I can’t help but think Zemeckis was the wrong person for this sort of tale. His best work came from movies that emphasized comedy and action, neither of which play much of a role in Allied. This film turns into a romantic thriller, and neither genre fits his talents well.

This means Zemeckis fails to bring personality to Allied, and he seems out of his element. Though the movie offers the basics of a decent drama, the end result lacks the depth and suspense it needs to succeed.

The Blu-ray Grades: Picture A-/ Audio B/ Bonus C+

Allied appears in an aspect ratio of approximately 2.40:1 on this Blu-ray Disc. At all times, the transfer fared well.

Sharpness worked nicely, as the movie came with strong delineation. I noticed no prominent signs of softness, so the movie gave us crisp, tight imagery. The Blu-ray lacked shimmering or jaggies, and it also failed to present any edge haloes or print flaws.

In terms of colors, the Moroccan scenes went with a fairly sandy palette, whereas the English sequences featured more of a green/teal overtone. Though these hues didn’t excite, they came across with positive delineation. Blacks were deep and dark, while shadows showed smooth imagery. All in all, I felt very pleased with the presentation.

As for the film’s DTS-HD MA 5.1 soundtrack, it offered sporadic bouts of activity. Much of the movie opted for general ambience, but on occasion, the mix kicked into higher gear.

This became true during the sequence in which the leads attempted the assassination, and when the characters made love in the desert, the sandstorm swirled around them in a convincing manner. Bombings in London also added a good sense of impact. These moments popped up too infrequently to create a consistently engaging track, but the material brought zing to the proceedings at times.

Audio quality seemed fine. Speech appeared natural and concise, without edginess or other issues. Music showed nice clarity and range, while effects were accurate and dynamic. When necessary, the mix offered excellent low-end punch. This became good enough for a “B” rating.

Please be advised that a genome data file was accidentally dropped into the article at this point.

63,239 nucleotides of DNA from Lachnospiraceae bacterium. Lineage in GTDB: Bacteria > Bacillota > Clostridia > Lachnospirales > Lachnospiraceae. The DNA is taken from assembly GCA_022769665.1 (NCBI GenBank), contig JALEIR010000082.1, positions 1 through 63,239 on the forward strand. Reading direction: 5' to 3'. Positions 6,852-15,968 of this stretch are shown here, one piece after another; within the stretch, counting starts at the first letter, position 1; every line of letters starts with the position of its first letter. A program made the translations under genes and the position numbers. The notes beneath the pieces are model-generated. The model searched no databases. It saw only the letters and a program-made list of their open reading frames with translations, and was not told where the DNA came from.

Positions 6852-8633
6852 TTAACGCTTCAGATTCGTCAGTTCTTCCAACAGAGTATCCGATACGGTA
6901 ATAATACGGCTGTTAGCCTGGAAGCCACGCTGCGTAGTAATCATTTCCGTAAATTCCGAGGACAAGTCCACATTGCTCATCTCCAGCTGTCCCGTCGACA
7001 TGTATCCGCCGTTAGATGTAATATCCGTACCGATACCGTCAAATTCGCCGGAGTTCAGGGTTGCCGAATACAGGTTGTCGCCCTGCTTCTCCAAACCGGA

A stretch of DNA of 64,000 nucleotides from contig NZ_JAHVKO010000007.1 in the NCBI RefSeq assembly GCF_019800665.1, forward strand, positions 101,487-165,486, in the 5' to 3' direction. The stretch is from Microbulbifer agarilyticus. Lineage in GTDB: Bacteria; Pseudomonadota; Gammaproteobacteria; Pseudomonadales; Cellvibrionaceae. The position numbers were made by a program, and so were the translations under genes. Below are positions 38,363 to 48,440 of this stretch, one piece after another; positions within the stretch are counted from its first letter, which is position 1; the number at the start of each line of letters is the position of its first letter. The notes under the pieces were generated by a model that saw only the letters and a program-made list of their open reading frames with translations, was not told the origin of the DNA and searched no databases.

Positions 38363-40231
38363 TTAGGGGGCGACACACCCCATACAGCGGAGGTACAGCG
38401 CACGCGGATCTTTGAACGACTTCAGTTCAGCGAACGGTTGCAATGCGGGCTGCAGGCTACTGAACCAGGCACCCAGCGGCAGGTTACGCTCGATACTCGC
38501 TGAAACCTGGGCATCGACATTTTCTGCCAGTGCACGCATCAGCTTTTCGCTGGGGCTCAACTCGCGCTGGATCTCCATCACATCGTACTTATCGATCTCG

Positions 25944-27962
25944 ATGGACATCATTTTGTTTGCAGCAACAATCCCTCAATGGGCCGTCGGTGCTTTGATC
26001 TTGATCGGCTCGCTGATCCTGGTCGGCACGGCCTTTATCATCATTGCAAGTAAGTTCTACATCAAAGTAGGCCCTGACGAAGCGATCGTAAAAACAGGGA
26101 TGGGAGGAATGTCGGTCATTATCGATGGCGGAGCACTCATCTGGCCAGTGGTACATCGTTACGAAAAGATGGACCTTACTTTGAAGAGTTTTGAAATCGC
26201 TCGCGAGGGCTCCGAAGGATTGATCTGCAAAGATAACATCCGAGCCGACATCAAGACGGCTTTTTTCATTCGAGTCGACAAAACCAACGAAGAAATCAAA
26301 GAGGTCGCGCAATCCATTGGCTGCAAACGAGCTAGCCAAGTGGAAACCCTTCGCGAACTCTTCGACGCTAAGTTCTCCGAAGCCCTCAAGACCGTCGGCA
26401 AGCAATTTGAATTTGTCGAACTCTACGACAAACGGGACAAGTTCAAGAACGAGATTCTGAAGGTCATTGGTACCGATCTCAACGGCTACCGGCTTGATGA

The Blu-ray comes with 10 featurettes that total one hour, seven minutes and 54 seconds. We locate “Story of Allied” (5:13), “From Stages to the Sahara” (10:10), “Through the Lens” (8:49), “A Stitch in Time” (8:40), “’Til Death Do Us Part” (5:52), “Guys and Gals” (5:22), “Lights, Pixels, ACTION!” (9:33), “Behind the Wheel” (3:30), “Locked and Loaded” (3:35), and “That Swingin’ Sound” (7:06).

Across these programs, we get notes from director Robert Zemeckis, producers Graham King and Steve Starkey, writer Steven Knight, executive producers Jack Rapke and Patrick McCormick, production designer Gary Freeman, VFX supervisor Kevin Baillie, director of photography Don Burgess, costume designer Joanna Johnston, hair and makeup designer Daniel Phillips, picture car coordinator Michael Geary, armourer Robert Grundy, composer Alan Silvestri and actors Brad Pitt, Marion Cotillard, Lizzy Caplan, Daniel Betts, Charlotte Hope, Anton Lesser, and Jared Harris.

The featurettes cover history, story/characters, sets, production design and period detaiils, cinematography, costumes, cast and performances, stunts, effects and action, weapons and vehicles, and music. While this gives us a nice overview of the production, the amount of praise for all involved gets burdensome at times. Though the featurettes still tell us a lot about the film, I could live without so much happy talk.

Despite a lot of talent behind it, Allied fizzles. The movie fails to deliver the necessary heat, intrigue and suspense, so it winds up as a dull exploration of romance and espionage. The Blu-ray brings us excellent picture with pretty good audio and a collection of often informative featuretttes. Allied becomes a lackluster attempt at a thriller.

Viewer Film Ratings: 3.4545 Stars Number of Votes: 11
2 3: